Pediatrics and mental retardation--a continuing challenge. Presentation of the C. Anderson Aldrich Award to Gunnar Dybwad.

Abstract

It is high privilege to participate in a ceremony in which the American Academy of Pediatrics honors the memory of one of its founders and most illustrious Fellows. The C. Anderson Aldrich Award for 1973 is presented to Dr. Gunnar Dybwad, Professor of Human Development at the Florence Heller Graduate School of Advanced Studies in Social Welfare, Brandeis University. The Award is made for Dr. Dybwad’s contributions to the development of children, particularly those with mental retardation. Inherent in his choice as awardee by the Section on Child Development of the Academy is recognition of mental retardation as a disability in development, one that is subject to change with time, either amelioration or deterioration, depending in a major way on the child’s social surroundings. It is to these latter that Dr. Gunnar Dybwad has particularly addressed himself. For the benefit of younger members and guests of the Academy, a few biographical notes seem in order about Dr. Aldrich who died 25 years ago.’ Born in Plymouth, Massachusetts, in 1888, Dr. Aldrich received his early education in Boston and New York; his college and medical school degrees at Northwestern University. After general practice in Winnetka, Illinois, for five years, he limited his practice to pediatrics. While in practice, he worked at the Children’s Memorial Hospital of Chicago rising to a full Professorship at Northwestern University, and succeeding Dr. Joseph Brenneman in 1941 as Chief of Staff at the Children’s Memorial Hospital. In 1944 he moved to Rochester, Minnesota, and founded the Rochester Child Health Institute, interested in research on the development of normal infants and children and in a program of delivery of child care to an entire community. When Dr. Aldrich informed Dr. Brenneman that he was leaving for Rochester, he received a letter that said: “your interest seems to be keeping well children well, but I like mine sick”. This diversity is a tension not to be resolved, but to be reconciled as an inherent part of comprehensive pediatric practice and education. Dr. Aldrich died in 1949, at the age of 61, only five years after moving to Rochester. One of his greatest contributions was to the modern practice of infant feeding. It is singled out for recollection because his findings have become the conventional wisdom. For almost 40 years, we have practiced in what Powers in 1935 called “The Psychological Era of Infant Feeding,” essentially the respect for an infant and his appetite instead of the insensitive rigid scheduling of times and amounts of feeding derived from a pseudoscientific misinterpretation of metabolic data. Although Dr. Brenneman wrote a much quoted article on “The Menace of Psychiatry,”2 Drs. Aldrich and Brenneman, from empathy with Ralph Waldo Emerson’s writings and their direct observation of infants and mothers, arrived at the same conclusions, that young infants and children are to be respected as individuals, as did Dr. Freud, from analyses of histories and dreams of neurotic adults. “Babies are Human Beings: An Interpretation of Growth” was in fact the title of a best seller by Dr. and Mrs. Aldrich published in 1938. At a time when a majority of mothers complained that children who had had the benefit of pediatric care also had anorexia, Dr. Aldrich could report 85% ofhis patients as good eaters.4 At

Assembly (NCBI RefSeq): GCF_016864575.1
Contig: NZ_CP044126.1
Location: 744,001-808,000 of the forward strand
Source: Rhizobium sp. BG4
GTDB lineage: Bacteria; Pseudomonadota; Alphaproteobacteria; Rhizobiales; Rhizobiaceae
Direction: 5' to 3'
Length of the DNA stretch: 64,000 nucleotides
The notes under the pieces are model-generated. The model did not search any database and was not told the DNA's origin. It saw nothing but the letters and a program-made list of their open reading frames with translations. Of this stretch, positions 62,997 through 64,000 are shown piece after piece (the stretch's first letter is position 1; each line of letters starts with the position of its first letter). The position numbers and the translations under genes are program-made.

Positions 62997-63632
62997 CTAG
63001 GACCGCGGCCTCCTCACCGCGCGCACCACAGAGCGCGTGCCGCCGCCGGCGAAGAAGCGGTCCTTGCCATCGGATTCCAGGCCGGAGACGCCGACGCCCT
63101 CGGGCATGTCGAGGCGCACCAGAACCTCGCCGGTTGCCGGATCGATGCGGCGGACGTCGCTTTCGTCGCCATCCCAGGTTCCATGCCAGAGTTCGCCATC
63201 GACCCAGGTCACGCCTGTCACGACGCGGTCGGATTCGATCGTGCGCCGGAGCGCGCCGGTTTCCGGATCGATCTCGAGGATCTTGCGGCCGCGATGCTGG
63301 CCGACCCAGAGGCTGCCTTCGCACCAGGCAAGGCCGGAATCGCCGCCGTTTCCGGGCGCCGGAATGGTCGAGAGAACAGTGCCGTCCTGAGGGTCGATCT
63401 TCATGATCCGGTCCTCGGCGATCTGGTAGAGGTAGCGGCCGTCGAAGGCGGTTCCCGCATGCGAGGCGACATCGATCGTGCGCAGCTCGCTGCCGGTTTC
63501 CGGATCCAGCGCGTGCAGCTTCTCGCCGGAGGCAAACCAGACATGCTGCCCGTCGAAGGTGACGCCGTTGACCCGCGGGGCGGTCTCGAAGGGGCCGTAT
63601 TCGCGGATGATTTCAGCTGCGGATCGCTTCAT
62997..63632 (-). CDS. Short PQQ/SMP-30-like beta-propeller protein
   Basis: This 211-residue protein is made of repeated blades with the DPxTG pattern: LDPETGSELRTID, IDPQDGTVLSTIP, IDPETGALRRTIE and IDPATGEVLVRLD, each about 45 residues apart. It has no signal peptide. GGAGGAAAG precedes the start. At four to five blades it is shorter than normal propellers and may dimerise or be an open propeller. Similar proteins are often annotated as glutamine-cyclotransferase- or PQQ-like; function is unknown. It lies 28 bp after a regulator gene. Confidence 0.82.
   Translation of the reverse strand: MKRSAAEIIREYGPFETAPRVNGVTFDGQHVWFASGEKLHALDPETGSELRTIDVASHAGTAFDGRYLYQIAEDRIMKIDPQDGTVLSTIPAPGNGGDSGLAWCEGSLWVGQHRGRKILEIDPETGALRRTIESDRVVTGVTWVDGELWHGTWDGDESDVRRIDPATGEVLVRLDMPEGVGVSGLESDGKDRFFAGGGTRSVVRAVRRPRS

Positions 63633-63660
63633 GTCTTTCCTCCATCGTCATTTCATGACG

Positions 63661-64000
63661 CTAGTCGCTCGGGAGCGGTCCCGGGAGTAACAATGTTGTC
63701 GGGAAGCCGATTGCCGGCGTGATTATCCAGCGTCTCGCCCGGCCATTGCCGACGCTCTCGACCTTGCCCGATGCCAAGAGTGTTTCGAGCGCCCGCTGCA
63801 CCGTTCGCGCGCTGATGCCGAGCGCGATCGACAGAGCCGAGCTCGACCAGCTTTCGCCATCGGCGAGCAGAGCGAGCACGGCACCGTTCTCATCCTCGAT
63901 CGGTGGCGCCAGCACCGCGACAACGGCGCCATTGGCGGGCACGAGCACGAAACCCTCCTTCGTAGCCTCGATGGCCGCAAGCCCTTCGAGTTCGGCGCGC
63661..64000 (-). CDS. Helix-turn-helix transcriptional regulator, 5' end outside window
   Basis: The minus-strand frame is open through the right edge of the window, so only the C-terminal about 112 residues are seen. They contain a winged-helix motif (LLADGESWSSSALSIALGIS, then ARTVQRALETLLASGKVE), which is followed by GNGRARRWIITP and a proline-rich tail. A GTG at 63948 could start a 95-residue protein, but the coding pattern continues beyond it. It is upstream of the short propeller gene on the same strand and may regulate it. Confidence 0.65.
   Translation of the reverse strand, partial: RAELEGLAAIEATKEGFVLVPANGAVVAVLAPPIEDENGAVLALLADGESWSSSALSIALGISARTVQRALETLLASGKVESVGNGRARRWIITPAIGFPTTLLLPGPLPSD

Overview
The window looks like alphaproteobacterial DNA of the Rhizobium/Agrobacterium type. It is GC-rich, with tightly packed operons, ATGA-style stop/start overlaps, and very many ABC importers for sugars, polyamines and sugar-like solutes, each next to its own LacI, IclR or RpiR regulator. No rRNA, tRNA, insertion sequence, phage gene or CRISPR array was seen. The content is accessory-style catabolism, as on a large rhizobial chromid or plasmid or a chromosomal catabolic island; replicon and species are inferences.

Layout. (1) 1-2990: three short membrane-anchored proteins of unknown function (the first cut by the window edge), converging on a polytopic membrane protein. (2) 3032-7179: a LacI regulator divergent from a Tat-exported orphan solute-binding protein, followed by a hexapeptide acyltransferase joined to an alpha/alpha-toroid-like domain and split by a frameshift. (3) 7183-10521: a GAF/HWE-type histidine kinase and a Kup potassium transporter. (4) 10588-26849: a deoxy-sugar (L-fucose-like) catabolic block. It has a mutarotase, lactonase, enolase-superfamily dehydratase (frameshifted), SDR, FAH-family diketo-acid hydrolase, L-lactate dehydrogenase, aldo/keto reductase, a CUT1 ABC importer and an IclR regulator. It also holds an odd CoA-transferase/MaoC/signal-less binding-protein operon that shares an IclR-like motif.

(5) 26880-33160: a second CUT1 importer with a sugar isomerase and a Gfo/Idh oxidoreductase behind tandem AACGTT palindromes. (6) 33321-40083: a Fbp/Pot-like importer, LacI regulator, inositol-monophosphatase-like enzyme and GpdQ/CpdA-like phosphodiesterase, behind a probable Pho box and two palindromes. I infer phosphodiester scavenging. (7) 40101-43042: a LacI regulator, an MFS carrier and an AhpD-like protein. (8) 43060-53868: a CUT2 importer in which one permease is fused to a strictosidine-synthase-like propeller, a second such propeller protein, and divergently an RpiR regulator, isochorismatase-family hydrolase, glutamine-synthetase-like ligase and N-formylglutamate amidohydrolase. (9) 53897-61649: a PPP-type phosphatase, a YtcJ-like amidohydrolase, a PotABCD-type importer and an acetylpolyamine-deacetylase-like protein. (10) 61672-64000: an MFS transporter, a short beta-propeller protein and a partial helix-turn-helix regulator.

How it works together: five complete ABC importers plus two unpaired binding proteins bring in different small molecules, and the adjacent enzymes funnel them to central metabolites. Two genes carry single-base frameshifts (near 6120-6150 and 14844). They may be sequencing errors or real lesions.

Cite this paper

@article{Gordon1974PediatricsAM, title={Pediatrics and mental retardation--a continuing challenge. Presentation of the C. Anderson Aldrich Award to Gunnar Dybwad.}, author={Harry H. Gordon}, journal={Pediatrics}, year={1974}, volume={54 4}, pages={486-8} }